Let's face it - carbohydrates are natural-born waistline killers. It's widely accepted that too many refined carbs (think white bread, white pasta, pastries), are one of the main culprits for adding weight to our middle, so it makes sense that cutting back will ensure a slimmer and more svelte appearance around that tricky area.
But it's worth bearing in mind that, of course, natural carbohydrates (sweet potatoes, brown bread), are all good for us, and a key source of energy. So before embarking on a plan to cut all carbs out of your diet, it's important to keep that in mind.
Our expert, Dr Christiane Northrup, shows you how to cut back on the bad carbohydrates...
Why cut carbs? Reworking your diet is key to reclaiming your waist. Dr Christiane Northrup, a practicing doctor and regular on The Oprah Show, has battled with her own weight and loves to bust the myth of mid-life spread.
"It was always believed that after menopause, it was normal to gain up to 30lb. But it's not inevitable - I'm lighter now than I was in my thirties," says Dr Northrup.
Dr Northrup now keeps her shape and encourages others with a low-GI (low carb) way of eating.
She says, "Your body will be able to burn fat and keep your insulin and blood sugar levels normal only when you don't eat or drink excessive amounts of the wrong kinds of carbs," she says.
"Otherwise, excess blood sugar will be stored as fat, which will accumulate not just on your middle and hips, but also in your arteries, heart and brain. If you keep blood sugar stable, you'll experience less hunger, more energy, fewer flushes, more restful sleep and stable moods." Sounds good to us!
Eat at least three meals a day Dr Northrup recommends we eat smaller meals frequently, to keep blood sugar stable. Never skip breakfast or lunch, as the metabolic rate peaks at midday and decreases after that, so food eaten at night is stored as excess fat.
She says, "I recommend a snack at around 4pm when blood sugar, mood and serotonin levels plummet. This stops you overeating at night."
But what should we be eating everyday? As an example of a healthy daily diet, w&h suggests...
Breakfast: Fresh fruit salad with a topping of plain natural yogurt
Snack: Hummus with crudités of carrot and celery
Lunch: Cottage cheese with a crisp mixed salad, plus herbs
Snack: Small handful of unsalted nuts
Dinner: Grilled salmon and steamed vegetables
Focus on portion size, not calories
"Instead of calorie counting, concentrate on eating high-quality food in smaller portions," says Dr Northrup.
"Cup your two hands in front of you. That's how big your stomach capacity is. Limit your intake to no more than that at each meal. To keep my weight stable, I've had to eliminate grain products most of the time, reduce desserts to no more than one a week, make lunch the biggest meal of my day, eat very lightly at dinner and increase my exercise time."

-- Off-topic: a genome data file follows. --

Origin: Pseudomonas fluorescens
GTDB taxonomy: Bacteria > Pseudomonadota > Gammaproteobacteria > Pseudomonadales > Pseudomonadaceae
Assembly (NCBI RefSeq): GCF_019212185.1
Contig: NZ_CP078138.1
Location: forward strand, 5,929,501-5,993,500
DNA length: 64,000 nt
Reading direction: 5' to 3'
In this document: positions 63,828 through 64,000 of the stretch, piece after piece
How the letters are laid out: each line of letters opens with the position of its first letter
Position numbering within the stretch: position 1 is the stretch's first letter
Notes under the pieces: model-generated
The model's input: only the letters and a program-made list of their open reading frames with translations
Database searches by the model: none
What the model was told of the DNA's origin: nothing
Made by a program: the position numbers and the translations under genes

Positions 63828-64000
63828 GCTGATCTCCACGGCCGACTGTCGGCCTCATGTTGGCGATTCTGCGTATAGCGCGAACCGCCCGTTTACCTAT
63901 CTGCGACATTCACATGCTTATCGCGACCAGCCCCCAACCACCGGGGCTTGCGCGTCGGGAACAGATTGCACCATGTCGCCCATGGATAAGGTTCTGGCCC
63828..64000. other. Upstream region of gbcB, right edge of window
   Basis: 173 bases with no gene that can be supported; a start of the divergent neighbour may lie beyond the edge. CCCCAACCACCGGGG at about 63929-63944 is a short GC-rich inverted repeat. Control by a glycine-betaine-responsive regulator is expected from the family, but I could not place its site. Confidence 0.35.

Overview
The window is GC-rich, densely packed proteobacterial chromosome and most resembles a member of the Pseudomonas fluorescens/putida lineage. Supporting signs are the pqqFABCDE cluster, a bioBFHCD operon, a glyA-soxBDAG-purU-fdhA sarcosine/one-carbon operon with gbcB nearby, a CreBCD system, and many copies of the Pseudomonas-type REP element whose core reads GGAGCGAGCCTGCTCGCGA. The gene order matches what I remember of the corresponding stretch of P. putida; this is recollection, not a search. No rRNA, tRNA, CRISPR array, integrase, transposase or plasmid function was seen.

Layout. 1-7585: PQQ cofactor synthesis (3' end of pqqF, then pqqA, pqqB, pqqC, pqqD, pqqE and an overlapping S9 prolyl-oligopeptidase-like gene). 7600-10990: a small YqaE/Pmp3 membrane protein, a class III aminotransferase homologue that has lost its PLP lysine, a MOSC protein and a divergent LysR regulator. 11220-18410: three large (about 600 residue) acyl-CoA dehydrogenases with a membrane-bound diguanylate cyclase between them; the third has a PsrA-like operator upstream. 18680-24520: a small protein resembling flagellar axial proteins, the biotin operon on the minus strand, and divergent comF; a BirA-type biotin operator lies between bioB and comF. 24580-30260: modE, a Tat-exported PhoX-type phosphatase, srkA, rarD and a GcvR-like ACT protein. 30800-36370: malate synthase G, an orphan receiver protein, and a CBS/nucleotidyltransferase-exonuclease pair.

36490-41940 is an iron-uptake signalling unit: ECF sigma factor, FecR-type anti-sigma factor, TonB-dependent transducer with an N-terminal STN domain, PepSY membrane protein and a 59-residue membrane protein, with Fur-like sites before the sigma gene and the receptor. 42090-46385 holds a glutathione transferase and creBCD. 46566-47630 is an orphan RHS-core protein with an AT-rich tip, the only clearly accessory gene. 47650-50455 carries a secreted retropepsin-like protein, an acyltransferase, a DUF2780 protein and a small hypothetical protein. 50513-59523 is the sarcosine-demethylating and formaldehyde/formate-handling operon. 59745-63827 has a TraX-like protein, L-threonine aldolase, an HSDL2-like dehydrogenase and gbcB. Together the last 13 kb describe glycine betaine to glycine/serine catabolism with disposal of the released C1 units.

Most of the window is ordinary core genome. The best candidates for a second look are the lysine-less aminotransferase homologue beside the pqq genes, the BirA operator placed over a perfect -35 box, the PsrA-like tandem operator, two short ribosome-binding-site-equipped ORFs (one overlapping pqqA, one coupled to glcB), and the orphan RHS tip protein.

Eat protein at each meal
That means eggs, fish, lean meat, dairy food or a vegetarian alternative, such as tofu or tempeh. If you're veggie, watch out for beans - they're protein, but carbs too, so make a judgement on what's right for you.
Eat colourful fruits and veg daily
Dr Northrup says, "The healthiest fruits and vegetables are the most colourful. Pigments in these foods are very powerful antioxidants. Go for broccoli; red, yellow and green peppers; dark green leafy vegetables such as kale and spinach, and tomatoes and dark berries."
Eat healthy fats each day
"Back in the 80s and 90s, women were brainwashed into thinking that all fat was the enemy. Now we know differently," says Dr Northrup, who urges us to increase our essential fatty acids - omega 3, 6 and 9.
Find them in olive oil, pumpkin and sunflower seeds, linseed or linseed oil, oily fish or fish-oil supplements. "Nuts are also a good source, but only a handful each day."
Cut down on refined and high-GI carbs
Dr Northrup urges us to wipe out as many carbs and sugary items as possible from our diet.
White rice, pasta and foods made with white flour are on the hit list, as are sweet things such as sweets, biscuits, cakes, pastries and ice cream, plus fizzy drinks and alcohol.
She says, "One of the first things women notice when they eliminate alcohol is that they lose weight very quickly. Many also notice that their hot flushes go away and that cravings decrease rapidly as the blood sugar balances."
Drink more water Water helps eliminate the breakdown products of fat. "I keep a jug of decaffeinated green tea in the refrigerator at all times," say Dr Northrup. "It's loaded with antioxidants and contains phytohormones, which have been shown to build bone."
'LGBT+ people affected by the war in Ukraine need protection,' says human rights official
LGBT+ people in Ukraine at greater risk: 'in times of war and displacement LGBT+ people are even more vulnerable than in peacetime'
By Aoife Hanna • Published
Who is Marcus Brooks on This Is Us and why is he important in the penultimate episode of the show?
Getting ready to say goodbye to This Is Us forever, fans wonder who Marcus Brooks is while watching penultimate episode of the show
By Anna Rahmanan • Published